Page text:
South Africa’s youngest ambassadors thrive in the heart of KwaZulu-Natal

| April 10, 2018 | 0 Comments

BY ANNETTE DE BEER

On 1 July 2013, one of founder Annette de Beer’s dreams came true when Little Ambassadors’ College (LAC) opened its doors for the first time in the heart of Pietermaritzburg, in KwaZulu-Natal.

De Beer had long seen the need for upmarket education close to the city’s central business district. In partnership with others, she was able to purchase the old and then dilapidated Ansonia Hotel and convert its front into a junior school, catering to pupils from Grade RRR to Grade 3.

LAC’s location is significant, as it has breathed life into the old city centre. It is located next door to the Roman Catholic Cathedral and its Tudor-style buildings, wherein ring the laughter of Africa’s children, are all heritage buildings and, as such, are protected by Amafa laws.1 Interestingly, because of its origins, the school’s classrooms are all abnormally large. Unfortunately, there is limited space outside for playing fields, due to the school’s urban location.

Steady growth

There are 90 “little ambassadors” in total, split into classes of a maximum of 20 students each. Parents are generally employed in government positions and affluent private sector businesses.

Says De Beer: “The school started in the middle of 2013 with 11 students, and grew to 35 students in 2014 and 58 students in 2015. Due to parent demand, we also added a Grade 1 class in 2015.

“In 2016 and 2017, grades 2 and 3 were added and the college now has 90 students. We anticipate that with the rollover from Grade R and Grade 1 into grades 2 and 3, the college should reach its full potential of 110 to 120 students in 2018.”

LAC’s board is currently looking for additional space to develop a fully-fledged primary college, catering from Grade RRR to Grade 7.

Meanwhile, the college has a staff component of 17 members, including a principal, two heads of department and administrative and cleaning staff. “The principal, Peter de Beer, is also the owner of the college. Its board is located in Johannesburg,” explains De Beer.

Academic curriculum

 

According to De Beer, LAC utilises the national Curriculum Assessment Policy Statements (CAPS),2 to which it has added the following subjects:

 1. Computers and chess:

The 20-unit computer centre provides online access to both staff and students. The same centre is also used to teach checkers and chess to all LAC students.

 2. Cooking:

The school’s Master Chef centre is used every second week, so that each LAC student learns how to cook and bake.

 3. Special sciences:

Whilst most South African students learn science, LAC’s cutting-edge science centre is the site of many an exciting experiment.

The external curriculum

De Beer is also proud of the external curriculum at LAC. “It operates through our Special Programmes School (SPS), which operates from 13:30 until 17:00 daily. Parents may choose whether their child attends the SPS. At the moment, 90% of the college attends the SPS. There, they will learn team activities, traditional games and creative arts.”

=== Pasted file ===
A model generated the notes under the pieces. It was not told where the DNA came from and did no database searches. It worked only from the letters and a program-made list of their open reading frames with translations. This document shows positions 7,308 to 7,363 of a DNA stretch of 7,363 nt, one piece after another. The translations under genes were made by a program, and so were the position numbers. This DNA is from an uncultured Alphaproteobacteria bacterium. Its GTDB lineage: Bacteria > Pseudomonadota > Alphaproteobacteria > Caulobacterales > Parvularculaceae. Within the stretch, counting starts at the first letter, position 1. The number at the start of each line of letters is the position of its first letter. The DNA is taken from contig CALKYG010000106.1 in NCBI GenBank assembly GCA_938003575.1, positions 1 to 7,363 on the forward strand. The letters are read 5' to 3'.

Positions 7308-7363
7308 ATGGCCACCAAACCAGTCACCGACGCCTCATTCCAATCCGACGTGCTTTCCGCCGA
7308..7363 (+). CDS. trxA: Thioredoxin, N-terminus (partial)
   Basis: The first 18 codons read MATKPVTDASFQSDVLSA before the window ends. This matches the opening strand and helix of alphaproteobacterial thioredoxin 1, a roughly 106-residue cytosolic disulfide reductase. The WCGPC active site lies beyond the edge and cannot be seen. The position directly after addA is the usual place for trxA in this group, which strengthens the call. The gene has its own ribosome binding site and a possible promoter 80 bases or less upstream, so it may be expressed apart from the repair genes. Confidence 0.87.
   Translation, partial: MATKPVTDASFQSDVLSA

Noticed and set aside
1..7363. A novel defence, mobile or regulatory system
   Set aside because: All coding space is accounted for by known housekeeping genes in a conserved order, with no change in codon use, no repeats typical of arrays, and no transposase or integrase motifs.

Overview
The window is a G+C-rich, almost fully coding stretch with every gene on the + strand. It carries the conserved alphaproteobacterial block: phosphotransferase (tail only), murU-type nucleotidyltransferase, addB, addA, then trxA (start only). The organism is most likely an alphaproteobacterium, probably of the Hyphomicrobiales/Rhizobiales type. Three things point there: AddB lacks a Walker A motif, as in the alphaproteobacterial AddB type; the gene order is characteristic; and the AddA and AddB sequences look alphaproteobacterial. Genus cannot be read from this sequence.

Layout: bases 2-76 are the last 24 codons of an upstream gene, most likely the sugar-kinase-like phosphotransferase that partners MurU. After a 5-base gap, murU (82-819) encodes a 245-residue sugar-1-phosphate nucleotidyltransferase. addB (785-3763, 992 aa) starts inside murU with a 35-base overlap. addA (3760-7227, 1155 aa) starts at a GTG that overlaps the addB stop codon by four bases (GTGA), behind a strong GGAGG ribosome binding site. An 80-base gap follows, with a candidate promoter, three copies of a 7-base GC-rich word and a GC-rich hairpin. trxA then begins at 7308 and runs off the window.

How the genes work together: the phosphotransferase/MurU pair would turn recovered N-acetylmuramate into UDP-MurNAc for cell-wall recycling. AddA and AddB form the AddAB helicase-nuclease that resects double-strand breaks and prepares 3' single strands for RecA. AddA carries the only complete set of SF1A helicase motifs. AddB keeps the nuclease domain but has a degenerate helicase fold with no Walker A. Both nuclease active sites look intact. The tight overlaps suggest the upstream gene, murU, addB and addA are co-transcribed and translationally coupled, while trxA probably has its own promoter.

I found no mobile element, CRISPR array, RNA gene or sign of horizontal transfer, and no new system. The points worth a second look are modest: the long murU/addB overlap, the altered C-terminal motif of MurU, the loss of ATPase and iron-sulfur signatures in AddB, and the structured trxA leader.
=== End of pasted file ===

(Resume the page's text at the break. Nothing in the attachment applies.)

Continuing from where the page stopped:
All SPS programmes are multifaceted: the creative arts, for example, comprises a dance school (professional trainers teach special ballroom dance and hip-hop), a ballet school (professional ballet teachers teach all grades) and a drama school (here, too, students learn from the very best).

“In order to become excellent swimmers, all our students are transported to an Olympic-sized pool approximately 1 km from our main campus, while service provider Soccercise Starz3 is in charge of providing access to this particularly popular sport,” says De Beer.

ISASA and independence

The college is a 100% B-BBEE company4 and gets additional funding from private sector initiatives. “LAC does not compete with other schools,” says De Beer. “Because we are a junior college, we favour fun, play and intense learning over competition.”

De Beer says it was a strategic move to join ISASA in the fourth year of LAC’s existence. “The board decided that the college must grow at its own pace, must make its mark in the community and add value to people’s lives.

“Only when all the right values were in place was it the right time to join ISASA. That time was reached in June 2017.

“We currently enjoy our ISASA membership. It exposes us to new strategies and integrates us with other educators. Becoming a member of ISASA was one of the best decisions our board has taken.”

In the future, says De Beer, LAC may franchise its model, perhaps opening branches in Johannesburg and Pretoria. At present, though, here in the heart of Pietermaritzburg, she concludes, “What makes this college unique are the people working and learning. We are all dedicated to our motto, ‘Touching young lives every day’.”

References:

1. Amafa Heritage KwaZulu-Natali is the provincial heritage conservationagency for KwaZulu-Natal. (Source: https://www.heritagekzn.co.za/)

2. See: http://www.education.gov.za/Curriculum/NationalCurriculumStatements GradesR-12.aspx

3. See: http://www.soccercise.co.za/

4. See: http://www.entrepreneurmag.co.za/advice/doing-business-in-sa/bee/whatis-bbbee/

Category: Autumn 2018

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